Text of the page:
Interview with Fertile Crescent Curators Judith K. Brodsky and Ferris Olin

The Princeton University Art Museum serves as a host venue for The Fertile Crescent: Gender, Art, and Society, an exhibition conceived by Judith K. Brodsky and Ferris Olin, codirectors of the Institute for Women and Art at Rutgers University. The idea for the project, which features artwork produced by women of Middle Eastern descent, was sparked by a trip Ferris took to Turkey in 2007. While there, she attended the Istanbul Biennial, which primarily showcased works by women artists. “I was so taken by what I saw that I came back [to the Institute] and I said ‘we’ve got to bring some of the work over. If it’s new to me, it’s going to be even newer to others,’” Ferris explained. And so, with Judith’s support, the five-year project was born.

Creating the Fertile Crescent Project

After conducting research by traveling, looking through catalogues, and scanning the internet, they were able to narrow their choices to twenty-four contemporary feminist artists of Middle Eastern heritage. “We selected work on the basis . . . of what did we think was really good artwork [that] addresses particular situations, that transcends the particular, that will last and have something to say,” Judith explained. “We also wanted to show diversity of approach along the lines of precarity and unavailable intersections—what typifies the group as a whole are their differences as much as their similarities.”

Judith added that their initial vision of the exhibition changed because they have moved beyond being “bound by our own cultural stereotypes and landscapes.” Ferris further explained that, although she was well read in issues related to the Middle East, it wasn’t until she connected with the artists that she was able to fully understand. “To hear them speaking in their own voice really brought tears to my eyes and, I think, made it much more real,” she said. “We assume, but we don’t know these experiences in that kind of way and that brought it home for me.”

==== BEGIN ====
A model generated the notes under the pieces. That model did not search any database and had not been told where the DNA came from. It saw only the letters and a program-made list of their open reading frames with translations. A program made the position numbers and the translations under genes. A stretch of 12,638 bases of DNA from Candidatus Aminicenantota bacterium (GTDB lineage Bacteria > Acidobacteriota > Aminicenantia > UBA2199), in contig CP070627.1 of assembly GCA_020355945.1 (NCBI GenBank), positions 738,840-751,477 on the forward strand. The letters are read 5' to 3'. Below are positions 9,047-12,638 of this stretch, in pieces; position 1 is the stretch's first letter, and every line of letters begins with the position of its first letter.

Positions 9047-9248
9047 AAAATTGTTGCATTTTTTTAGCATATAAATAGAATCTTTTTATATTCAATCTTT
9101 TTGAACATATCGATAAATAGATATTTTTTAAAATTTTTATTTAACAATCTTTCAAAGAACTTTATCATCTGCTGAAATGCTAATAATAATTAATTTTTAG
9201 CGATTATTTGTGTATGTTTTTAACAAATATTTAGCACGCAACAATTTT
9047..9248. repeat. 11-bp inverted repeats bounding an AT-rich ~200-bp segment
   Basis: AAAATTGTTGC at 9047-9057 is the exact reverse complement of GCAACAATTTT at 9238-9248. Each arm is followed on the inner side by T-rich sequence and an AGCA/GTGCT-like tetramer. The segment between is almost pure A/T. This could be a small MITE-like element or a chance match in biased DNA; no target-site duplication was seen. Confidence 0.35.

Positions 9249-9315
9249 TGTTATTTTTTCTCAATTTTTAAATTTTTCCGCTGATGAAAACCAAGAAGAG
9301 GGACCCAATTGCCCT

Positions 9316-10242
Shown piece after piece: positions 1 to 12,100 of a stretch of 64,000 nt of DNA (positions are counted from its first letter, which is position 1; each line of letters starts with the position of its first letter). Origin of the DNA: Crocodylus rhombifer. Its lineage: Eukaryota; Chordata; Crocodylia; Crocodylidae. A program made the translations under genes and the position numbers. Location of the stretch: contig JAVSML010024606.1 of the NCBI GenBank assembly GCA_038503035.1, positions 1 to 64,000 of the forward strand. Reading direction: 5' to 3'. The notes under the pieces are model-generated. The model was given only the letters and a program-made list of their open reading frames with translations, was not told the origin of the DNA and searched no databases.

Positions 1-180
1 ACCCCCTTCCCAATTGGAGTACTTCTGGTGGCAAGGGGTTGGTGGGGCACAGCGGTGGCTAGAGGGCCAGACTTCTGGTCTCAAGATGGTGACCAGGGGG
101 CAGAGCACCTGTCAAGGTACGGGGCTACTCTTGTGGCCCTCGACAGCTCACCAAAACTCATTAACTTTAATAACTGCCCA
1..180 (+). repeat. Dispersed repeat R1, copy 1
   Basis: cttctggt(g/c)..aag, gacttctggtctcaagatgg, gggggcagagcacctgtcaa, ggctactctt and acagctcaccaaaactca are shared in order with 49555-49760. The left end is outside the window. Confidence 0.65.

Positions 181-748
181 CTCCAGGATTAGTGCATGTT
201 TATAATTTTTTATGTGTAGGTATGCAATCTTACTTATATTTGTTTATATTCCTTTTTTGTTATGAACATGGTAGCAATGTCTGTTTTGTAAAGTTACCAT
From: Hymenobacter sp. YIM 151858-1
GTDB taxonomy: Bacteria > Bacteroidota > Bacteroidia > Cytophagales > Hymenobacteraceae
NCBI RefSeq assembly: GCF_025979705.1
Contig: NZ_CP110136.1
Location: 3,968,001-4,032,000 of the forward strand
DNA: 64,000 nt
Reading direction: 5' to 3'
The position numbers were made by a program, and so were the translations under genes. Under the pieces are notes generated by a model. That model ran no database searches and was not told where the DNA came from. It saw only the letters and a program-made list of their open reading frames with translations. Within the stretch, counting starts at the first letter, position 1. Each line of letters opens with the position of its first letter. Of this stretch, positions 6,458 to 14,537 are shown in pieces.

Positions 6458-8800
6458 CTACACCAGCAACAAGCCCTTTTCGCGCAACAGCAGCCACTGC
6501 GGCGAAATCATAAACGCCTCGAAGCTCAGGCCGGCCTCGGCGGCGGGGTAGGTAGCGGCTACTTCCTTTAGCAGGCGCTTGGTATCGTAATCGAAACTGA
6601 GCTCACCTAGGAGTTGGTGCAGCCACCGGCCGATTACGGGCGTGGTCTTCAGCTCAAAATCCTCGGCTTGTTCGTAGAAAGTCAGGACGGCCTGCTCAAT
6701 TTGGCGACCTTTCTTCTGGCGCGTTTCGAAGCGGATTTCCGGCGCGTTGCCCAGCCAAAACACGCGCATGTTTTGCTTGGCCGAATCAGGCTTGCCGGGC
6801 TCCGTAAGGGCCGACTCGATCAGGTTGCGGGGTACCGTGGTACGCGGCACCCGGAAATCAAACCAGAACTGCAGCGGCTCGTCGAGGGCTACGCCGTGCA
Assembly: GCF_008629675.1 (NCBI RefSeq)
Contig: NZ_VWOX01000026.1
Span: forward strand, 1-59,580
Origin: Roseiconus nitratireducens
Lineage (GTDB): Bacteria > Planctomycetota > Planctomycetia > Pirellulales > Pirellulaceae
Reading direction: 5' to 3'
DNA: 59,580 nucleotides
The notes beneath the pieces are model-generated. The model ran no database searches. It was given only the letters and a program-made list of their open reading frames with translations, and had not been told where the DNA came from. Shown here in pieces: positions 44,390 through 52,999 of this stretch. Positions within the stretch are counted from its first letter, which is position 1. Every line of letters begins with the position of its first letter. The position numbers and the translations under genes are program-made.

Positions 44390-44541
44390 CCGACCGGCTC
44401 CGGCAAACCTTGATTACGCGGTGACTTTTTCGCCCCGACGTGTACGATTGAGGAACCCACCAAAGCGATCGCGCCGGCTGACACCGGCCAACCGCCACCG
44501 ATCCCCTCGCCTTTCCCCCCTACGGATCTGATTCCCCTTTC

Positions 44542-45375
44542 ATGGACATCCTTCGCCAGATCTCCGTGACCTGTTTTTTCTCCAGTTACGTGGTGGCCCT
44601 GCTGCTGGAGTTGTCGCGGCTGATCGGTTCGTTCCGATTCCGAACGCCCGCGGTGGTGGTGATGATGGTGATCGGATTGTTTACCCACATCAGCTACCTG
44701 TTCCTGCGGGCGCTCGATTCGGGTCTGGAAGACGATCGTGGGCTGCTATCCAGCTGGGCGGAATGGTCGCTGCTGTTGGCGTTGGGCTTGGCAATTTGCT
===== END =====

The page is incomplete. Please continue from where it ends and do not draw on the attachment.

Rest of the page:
The cocurators have formed relationships with the artists. “The interaction [between curators and artists] results in something that is much closer to what the work is about, so I think the interaction was a very meaningful experience,” Judith said. Through connecting with the artists, Ferris explained, they were able to curate a show that recognizes “the aesthetic and intellectual impact of women on cultural landscape.”

Community Support

Judith and Ferris have been amazed at the level of community engagement they received. “I’m surprised and heartened by the support we’ve engendered,” Ferris said. In addition to various locations at Rutgers University and the Princeton University Art Museum, work is on display at the Bernstein Gallery at Woodrow Wilson School, Princeton University; the Paul Robeson Gallery, Arts Council of Princeton; the West Windsor Arts Council, Princeton Junction; the East Brunswick Public Library; the Princeton Public Library; the New Brunswick Public Library; and The College of New Jersey Art Gallery.

Deciding Where to Place the Artwork

With five different venues in which to exhibit the artwork of the Fertile Crescent Project, determining the location for each piece was a challenging endeavor. “One of the things we tried to do was make sure each venue had an assortment of points of view and representation from different cultures,” Judy said. Because of that goal, works by Parastou ForouharMona HatoumSigalit LandauShirin Neshat, and Laila Shawa were chosen for the Princeton University Art Museum.

Through attending programming organized by the Fertile Crescent Project, visitors will have gained a broader perspective on the diverse cultures it represents. Judith said that she hopes people gather “a more nuanced understanding of the Middle East so that they move away from the stereotypes and move away from just believing the latest thing they read in the New York Times.” Ferris added that she would also like the project to open dialogues across cultures and communities, so that “people can learn more about all of us.”